WineWriting.com & French Mediterranean Wine
Richard Mark James' wine and travel blog

02 April 2007

Roussillon: Clos des Fées, Vingrau


Updated February 2013 (goes to 'World Grenache Competition' part two featuring Hervé's delicious Grenache blanc vieilles vignes 2011).

The philosophy behind Hervé Bizeul's cult estate and wines is refreshingly simple, upheld by a quiet-spoken man who claims to have been “surprised by the world fame.” You'll find more notes on three of his wines here, plus the wines below tasted in his cellar in April 2007 during the Fenouillèdes wine show. Hervé “didn't want to have a stand and hog the limelight,” believing there are other exciting discoveries in the Roussillon. Hervé, a restaurateur and wine writer in previous lives (his blog is an interesting read) said: “I'm very attached to the idea of a vigneron working their terrain. AOC doesn't need to develop, we just need to aim to make hand-crafted wines at a very high level.” He tries to “search for and retain the fruit to make rich, Mediterranean, flavoursome wines traditional to this area.” First and foremost, Hervé thinks he “makes wine for myself, then I work out how to manage the different plots and varieties” according to that principle. The ideal is making wines that can be drunk from “5 to 12 years old, except la Petite Sibérie.” He sells about 40% of production in France and spends a lot of time promoting Clos des Fées around the world, where his wines have become very sought-after. Hence those prices: easy to criticise although it's a whole different argument, and who can knock someone who's earned such a reputation?


2005 white (old vine Grenache Blanc) – pretty toasty nose gives way to a honeyed v mineral personality, lightly oxidised creamy and nutty style finishing with subtle freshness v weight too. 87
2005 Les Sorcières, Côtes du Roussillon (Grenache Carignan Syrah) – sort of reduced on the nose showing pungent or herbal black cherry fruit, a touch of chocolatey oak on the palate backed up by ripe fruit, fresh bite and light tannins. It loses that smell after a few minutes (Hervé adds CO2 for some reason). €10 87
2004 Vieilles Vignes, Côtes du Roussillon Villages (Grenache Carignan Syrah) – quite savoury with liquorice notes, rich and aromatic; fairly firm and tight framework offering power and concentration, yet lively too on its good length. €25 90-92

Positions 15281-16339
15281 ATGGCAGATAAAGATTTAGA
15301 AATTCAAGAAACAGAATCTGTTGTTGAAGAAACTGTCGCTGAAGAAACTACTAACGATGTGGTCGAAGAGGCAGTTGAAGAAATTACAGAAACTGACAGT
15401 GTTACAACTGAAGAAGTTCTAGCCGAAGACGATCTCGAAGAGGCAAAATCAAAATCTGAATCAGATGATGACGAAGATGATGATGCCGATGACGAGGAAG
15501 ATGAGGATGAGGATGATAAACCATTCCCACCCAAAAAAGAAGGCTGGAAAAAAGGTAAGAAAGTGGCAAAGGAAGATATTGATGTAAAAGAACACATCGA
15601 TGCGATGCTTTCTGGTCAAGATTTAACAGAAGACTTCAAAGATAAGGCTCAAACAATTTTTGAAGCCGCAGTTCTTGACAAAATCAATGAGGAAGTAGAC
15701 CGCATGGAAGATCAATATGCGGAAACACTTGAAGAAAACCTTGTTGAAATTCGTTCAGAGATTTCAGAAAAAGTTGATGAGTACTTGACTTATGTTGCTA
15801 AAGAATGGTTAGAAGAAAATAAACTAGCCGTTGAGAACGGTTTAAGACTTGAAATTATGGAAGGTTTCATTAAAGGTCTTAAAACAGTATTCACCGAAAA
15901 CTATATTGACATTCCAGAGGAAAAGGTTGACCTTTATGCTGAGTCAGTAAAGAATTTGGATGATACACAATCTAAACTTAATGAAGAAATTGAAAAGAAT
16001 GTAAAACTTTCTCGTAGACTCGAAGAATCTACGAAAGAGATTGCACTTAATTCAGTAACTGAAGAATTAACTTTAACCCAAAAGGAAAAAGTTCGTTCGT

2004 Le Clos des Fées de Hervé Bizeul, Côtes du Roussillon Villages – rather a lot of coco oak otherwise it's closed up; power and almost chalky texture, it is long and firm v sweet fruit but just too oaky at the moment... €50
2004 La Petite Sibérie, Côtes du Roussillon Villages (100% Grenache, technically not allowed for AOC but who cares) – the best fruit sourced from a “mono-parcel,” as our man calls it, presumably a 'cool' site. Again, it has plenty of smoky oak but it's much richer with liquorice Grenache purity and very ripe black cherry fruit; weighty 15%+ alcohol which doesn't really shout out, surprisingly, with a lovely coating of sweet fruit and coconut to finish. By the way, this wine would cost up to a breathtakingly expensive €200 a bottle, if you can find any. 92-94
2005 red blend vat sample – obviously oaky but has lovely lush fruit too, quite fine actually while commanding and with attractive texture.
2005 Clos des Fées vat sample – similarly, there's lots of coco oak although shows attractive burst of fruit and the trademark power; finishes with fine fresh tannins. Needs a few months at least to round out and let that oak melt in more, which it carries better than the 2004.
1999 Clos des Fées – developing leather and spice tones, red pepper notes too plus roasted coffee, complex aromas; still quite firm with leather and nice meaty side, long finish. 92-94


69 Rue Maréchal Joffre, 66600 (ominous postcode!) Vingrau. Tel: 04 68 29 40 00, info@closdesfees.com, www.closdesfees.com.

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